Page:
Modern “Edukayshun”

| March 14, 2013 | 27 Comments

Saw a reference to this on Drudge.  Maybe it’s just me, but today’s scheduled activity seems oddly apropos for a place named Brown University.  Perhaps they should change their name to “Brown 25“.  (smile)   (WARNING:  links  may be considered in bad taste and are probably not safe for small children.)

And before anyone asks:  yes, the first link seems to be legit and not satire.

Oh well, at least they’re a private institution so they’re not wasting public funds.  Other than the tax breaks they get.  And the grants/loans/subsidies from various governments they and their students waste while promoting and attending stuff like this.

 

Category: "Teh Stoopid", Dumbass Bullshit, Pointless blather

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  1. crucible says:

    What can Brown do for YOU today?

    Apparently lots of things…..

  2. Hondo says:

    Things certainly come out different there . . . .

  3. MCPO NYC USN (Ret.) says:

    Sad … butt true!

  4. B Woodman says:

    The things I never knew until I read TAH. . . . . .

  5. MCPO NYC USN (Ret.) says:

    Ivy League Light Bulb Jokes:

    How many Dartmouth students does it take to change a light bulb?

    None. They don’t have electricity up there.

    How many Yale students does it take to change a light bulb?

    None. New Haven looks better in the dark.

    How many Princeton students does it take to change a light bulb?

    Two. One to mix the martinis and one to call the electrician.

    How many Penn students does it take to change a light bulb?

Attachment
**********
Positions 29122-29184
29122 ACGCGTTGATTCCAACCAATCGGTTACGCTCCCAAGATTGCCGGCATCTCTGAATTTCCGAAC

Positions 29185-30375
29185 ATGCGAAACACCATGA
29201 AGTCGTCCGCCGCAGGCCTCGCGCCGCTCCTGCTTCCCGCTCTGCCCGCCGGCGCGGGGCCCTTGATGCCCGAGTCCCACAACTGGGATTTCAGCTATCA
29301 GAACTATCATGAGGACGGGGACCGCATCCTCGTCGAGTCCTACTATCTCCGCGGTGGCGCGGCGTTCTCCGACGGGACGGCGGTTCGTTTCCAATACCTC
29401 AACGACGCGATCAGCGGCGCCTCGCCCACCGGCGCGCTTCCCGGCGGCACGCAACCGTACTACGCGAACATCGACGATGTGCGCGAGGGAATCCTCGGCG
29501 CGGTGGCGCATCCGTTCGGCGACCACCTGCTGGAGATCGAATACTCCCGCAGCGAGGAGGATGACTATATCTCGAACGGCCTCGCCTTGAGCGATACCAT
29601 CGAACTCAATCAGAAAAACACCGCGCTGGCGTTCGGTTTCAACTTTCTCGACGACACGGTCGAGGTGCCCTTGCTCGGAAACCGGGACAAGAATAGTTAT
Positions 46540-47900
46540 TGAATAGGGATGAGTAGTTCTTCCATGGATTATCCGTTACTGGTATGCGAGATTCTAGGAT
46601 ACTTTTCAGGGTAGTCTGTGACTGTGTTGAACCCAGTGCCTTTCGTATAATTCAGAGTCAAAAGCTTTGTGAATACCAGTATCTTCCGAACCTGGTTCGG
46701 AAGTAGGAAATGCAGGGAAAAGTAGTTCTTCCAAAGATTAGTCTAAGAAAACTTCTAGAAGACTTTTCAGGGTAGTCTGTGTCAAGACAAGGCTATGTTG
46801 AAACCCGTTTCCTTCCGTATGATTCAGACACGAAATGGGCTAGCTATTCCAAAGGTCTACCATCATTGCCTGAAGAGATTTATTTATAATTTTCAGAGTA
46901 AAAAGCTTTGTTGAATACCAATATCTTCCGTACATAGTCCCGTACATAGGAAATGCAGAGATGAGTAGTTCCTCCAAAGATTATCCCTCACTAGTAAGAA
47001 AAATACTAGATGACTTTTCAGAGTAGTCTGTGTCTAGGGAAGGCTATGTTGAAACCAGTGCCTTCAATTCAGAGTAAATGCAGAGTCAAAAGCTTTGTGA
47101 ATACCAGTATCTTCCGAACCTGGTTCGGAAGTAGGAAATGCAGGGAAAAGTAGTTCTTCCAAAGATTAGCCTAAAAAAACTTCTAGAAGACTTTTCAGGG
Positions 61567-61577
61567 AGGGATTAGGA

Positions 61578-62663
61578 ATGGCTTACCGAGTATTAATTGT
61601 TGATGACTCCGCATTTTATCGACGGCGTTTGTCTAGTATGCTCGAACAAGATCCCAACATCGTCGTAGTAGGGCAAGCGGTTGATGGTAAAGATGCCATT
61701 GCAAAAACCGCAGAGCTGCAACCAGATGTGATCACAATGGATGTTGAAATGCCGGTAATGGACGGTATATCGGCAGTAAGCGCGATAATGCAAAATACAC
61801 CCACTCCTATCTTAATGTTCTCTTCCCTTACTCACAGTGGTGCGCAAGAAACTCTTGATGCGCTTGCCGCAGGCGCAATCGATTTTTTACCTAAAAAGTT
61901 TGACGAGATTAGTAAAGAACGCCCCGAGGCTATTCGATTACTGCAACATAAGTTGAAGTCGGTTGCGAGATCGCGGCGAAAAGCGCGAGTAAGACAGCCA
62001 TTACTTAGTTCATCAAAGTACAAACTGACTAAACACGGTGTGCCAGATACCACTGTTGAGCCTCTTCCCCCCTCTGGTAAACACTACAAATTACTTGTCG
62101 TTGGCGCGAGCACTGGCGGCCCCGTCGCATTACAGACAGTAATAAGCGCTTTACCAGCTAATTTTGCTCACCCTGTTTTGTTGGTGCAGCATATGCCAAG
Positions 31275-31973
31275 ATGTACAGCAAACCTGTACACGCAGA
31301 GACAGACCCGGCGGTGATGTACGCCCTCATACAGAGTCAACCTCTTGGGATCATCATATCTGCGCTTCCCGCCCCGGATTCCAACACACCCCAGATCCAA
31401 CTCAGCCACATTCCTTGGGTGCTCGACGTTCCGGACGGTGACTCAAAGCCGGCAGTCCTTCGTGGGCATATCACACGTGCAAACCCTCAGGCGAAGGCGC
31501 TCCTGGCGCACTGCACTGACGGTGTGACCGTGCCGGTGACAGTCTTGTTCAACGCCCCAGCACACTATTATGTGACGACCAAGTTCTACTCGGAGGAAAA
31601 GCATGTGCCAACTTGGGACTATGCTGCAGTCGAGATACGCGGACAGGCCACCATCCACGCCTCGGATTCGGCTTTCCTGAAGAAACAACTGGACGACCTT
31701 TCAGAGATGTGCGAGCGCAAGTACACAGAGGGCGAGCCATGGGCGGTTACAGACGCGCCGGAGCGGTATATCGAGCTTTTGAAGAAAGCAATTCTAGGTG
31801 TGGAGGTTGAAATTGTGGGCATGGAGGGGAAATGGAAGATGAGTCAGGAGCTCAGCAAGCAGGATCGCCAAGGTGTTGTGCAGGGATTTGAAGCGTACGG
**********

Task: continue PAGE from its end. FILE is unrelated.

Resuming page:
One, but he gets 6 credits for it.

    How many Columbia students does it take to change a light bulb?

    Four. One to change the light bulb, and three to guard him.

    How many Harvard students does it take to change a light bulb?

    One, and the whole world revolves around him.

    Cornell? Who cares!

    How many Brown students does it take to change a light bulb?
    How many Brown students does it take to change a light bulb?
    Oh … nevermind … they are all at a seminar learning how to get their asses reamed and prostate messausaged!

  6. NHSparky says:

    Higher education in this country has totally gone to shit.

  7. Anonymous says:

    @5: Actually, that could be the punchline to all of those schools – as far as I know, they each have similar events. In fact, Yale is also known for its ‘naked parties’, naked run, a group a pranksters known for stripping naked in the library and passing out cookies to people studying for exams in the library, etc.

    Suffice it to say, there’s a lot of nudity and sex going on. In some cases it’s the ‘work hard / play hard’ mentality, and in others it’s just college kids being college kids.

    The flip side is that there are also all sorts of bright kids doing cutting-edge research into theoretical physics, biomedicine, computer science, nanomaterials, etc.

    Hondo, I don’t think grant and loan money really funds these sorts of things, at least not to any noticeable degree, and while you can argue that by funding OTHER things the univeristies would otherwise have to invest it it frees money for these sorts of frivolous activities and thus grants / loans / etc. indirectly have an impact, you’re missing a more distressing reality. If you want to be truly horrified, look into what these schools take from incoming federal grants as ‘overhead’ they use to cover operating costs, building maintenance, etc.

  8. Anonymous says:

    And while I disagree with Sparky’s comment -parts have gone to shit, and parts really excel- here’s an example of the overhead costs I was referring to that will make you lose your lunch:

    http://osp.fad.harvard.edu/content/fa-cost-rates-federal-sponsors

  9. Veritas Omnia Vincit says: